By Nicholas Dettmann
Four-time Indianapolis 500 winner Rick Mears insisted he is done racing, even as he sat in the paddock area of one of his favorite race tracks – Road America.
Instead, he sat near the Penske trailers reminiscing about the time he spent at Road America and how much it has changed since he last raced here in 1991.
“It’s great to be here,” Mears said. “This was always one of my favorite road courses to run on. It’s long, it’s got everything, elevation changes, blind corners, long straightaways, tight corners, fast corners.”
Mears’ list went on and on and on.
When he arrived at the track for the race weekend, rather than any specific race memories coming to mind, it was how the facility has changed.
“It’s a great area, the people are great, it’s a great setting,” said Mears, who won three times at the Milwaukee Mile, but never at Road America. “It’s hard to beat.”
An often-said phrase in the days leading into the weekend and throughout it was it’s just like the good old days. And the one thing that hasn’t changed was the area’s support for IndyCar racing at the famed 4-mile road course.
Road America President and General Manager George Bruggenthies was glowing moments after Will Power took the checkered flag to win the Verizon IndyCar Series’ Kohler Grand Prix on June 26, a race nine years in the making.
“I have to congratulate the Road America staff and the whole that does all the operations here,” Bruggenthies said. “They worked very hard preparing. I think we delivered.”
The weekend was a blast from the past. An estimated more than 50,000 people packed the grandstands and the hills throughout the 640-acre facility, as well as people lining campers, RVs and canopies down every straightaway and in every corner.
After the race Bruggenthies relented against giving an estimated number. Several media outlets before the race reported attendance figuring to be close to 100,000.
“I know they probably exaggerated numbers in the early days, but I talked to a couple of my board of directors, and this is likely the largest event ever hosted by Road America,” he said. “So that’s really something.”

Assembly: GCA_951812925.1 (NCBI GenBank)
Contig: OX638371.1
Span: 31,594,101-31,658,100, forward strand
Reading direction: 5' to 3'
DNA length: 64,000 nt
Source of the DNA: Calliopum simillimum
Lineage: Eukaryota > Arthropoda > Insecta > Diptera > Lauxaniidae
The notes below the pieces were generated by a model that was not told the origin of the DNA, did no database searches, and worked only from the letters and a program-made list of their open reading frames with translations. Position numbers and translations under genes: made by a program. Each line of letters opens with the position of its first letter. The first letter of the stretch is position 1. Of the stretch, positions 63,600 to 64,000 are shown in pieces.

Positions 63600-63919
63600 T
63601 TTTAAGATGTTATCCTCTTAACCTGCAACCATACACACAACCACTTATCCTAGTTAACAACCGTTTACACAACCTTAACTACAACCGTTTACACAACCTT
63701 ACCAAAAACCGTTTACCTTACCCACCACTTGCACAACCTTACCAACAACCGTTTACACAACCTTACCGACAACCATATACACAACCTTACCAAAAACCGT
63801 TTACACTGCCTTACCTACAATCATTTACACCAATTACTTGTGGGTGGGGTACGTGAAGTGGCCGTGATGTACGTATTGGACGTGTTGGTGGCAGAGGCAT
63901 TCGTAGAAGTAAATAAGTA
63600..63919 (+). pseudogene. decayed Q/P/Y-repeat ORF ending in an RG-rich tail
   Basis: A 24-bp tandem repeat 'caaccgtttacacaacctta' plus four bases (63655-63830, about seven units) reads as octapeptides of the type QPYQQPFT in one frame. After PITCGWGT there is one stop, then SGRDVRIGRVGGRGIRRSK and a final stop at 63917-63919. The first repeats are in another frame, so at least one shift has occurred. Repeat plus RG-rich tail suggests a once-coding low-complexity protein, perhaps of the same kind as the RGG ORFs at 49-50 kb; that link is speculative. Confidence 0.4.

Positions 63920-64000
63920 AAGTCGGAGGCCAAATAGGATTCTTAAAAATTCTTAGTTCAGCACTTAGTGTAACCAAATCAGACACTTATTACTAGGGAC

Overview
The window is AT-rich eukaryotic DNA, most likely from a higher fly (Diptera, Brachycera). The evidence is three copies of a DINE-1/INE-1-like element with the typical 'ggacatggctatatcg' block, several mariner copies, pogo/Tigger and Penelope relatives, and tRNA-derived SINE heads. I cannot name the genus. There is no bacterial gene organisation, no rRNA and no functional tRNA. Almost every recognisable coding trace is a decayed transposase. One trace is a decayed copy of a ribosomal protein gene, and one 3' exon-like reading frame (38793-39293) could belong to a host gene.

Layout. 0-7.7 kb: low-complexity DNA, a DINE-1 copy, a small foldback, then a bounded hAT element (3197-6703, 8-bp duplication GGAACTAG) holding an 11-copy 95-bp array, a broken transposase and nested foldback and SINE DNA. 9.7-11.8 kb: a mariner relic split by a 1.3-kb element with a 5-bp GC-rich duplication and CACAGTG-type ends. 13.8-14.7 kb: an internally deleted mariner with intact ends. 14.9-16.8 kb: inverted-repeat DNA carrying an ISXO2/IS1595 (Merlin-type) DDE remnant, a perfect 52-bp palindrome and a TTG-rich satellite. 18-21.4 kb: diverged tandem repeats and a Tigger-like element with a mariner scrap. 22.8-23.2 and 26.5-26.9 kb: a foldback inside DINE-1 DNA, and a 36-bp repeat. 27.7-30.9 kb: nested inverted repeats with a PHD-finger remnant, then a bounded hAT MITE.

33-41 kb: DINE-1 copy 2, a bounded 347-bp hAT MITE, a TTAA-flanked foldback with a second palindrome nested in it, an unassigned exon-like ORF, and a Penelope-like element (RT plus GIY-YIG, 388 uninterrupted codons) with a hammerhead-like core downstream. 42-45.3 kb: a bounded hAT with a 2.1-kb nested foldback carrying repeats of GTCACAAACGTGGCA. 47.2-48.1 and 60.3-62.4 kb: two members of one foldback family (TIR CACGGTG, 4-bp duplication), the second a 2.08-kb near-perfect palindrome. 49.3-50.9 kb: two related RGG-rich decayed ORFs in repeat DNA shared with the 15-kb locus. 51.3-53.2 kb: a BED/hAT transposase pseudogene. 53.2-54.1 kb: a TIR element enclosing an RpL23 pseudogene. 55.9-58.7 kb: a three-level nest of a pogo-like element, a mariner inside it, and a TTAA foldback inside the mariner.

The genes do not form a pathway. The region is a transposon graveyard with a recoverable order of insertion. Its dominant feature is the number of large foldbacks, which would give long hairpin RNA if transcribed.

Then he announced the date for next year’s race and it’ll be the same weekend: June 25, 2017. It is a three-year agreement between Road America and IndyCar.
Power said it is a shame IndyCar won’t be at the Milwaukee Mile this year. The status on whether the series goes back is murky. One thing’s for certain: IndyCar is back at Road America. And it appears it is here to stay.
“It’s just a cool, old-school track,” Power said. “There’s not many of them around that we go to anymore, and any of the ones that we do go to, you go to Mid-Ohio, there’s a big crowd. You come here, it was amazing just walking around on Thursday. There was so many people.
“… We should have been back here a long time ago.”
When IndyCar returned to the Mile in 2011, uncertainty of whether the race could be maintained hovered over the nation’s oldest race track, even though the track often got praise from drivers.
But that wasn’t enough. The crowds didn’t turn out the way it was hoped. Part of that was the lack of support on the business aspect as well.
At Road America, it was different … way different.
“You need to come back to these old tracks on the same time every year so it becomes routine for me, and you can build a really good fan base,” Power said.
Of course, it didn’t hurt for fans to be clamoring for the series’ return since it left in 2007.
“Well, we have a three-year agreement, so you can count on that, and if everything continues positively, we’ll extend that,” Bruggenthies said. “We’d like to. The fans love the series. They put on a great race. I think that was demonstrated. So it’s something we would like to keep here, certainly.”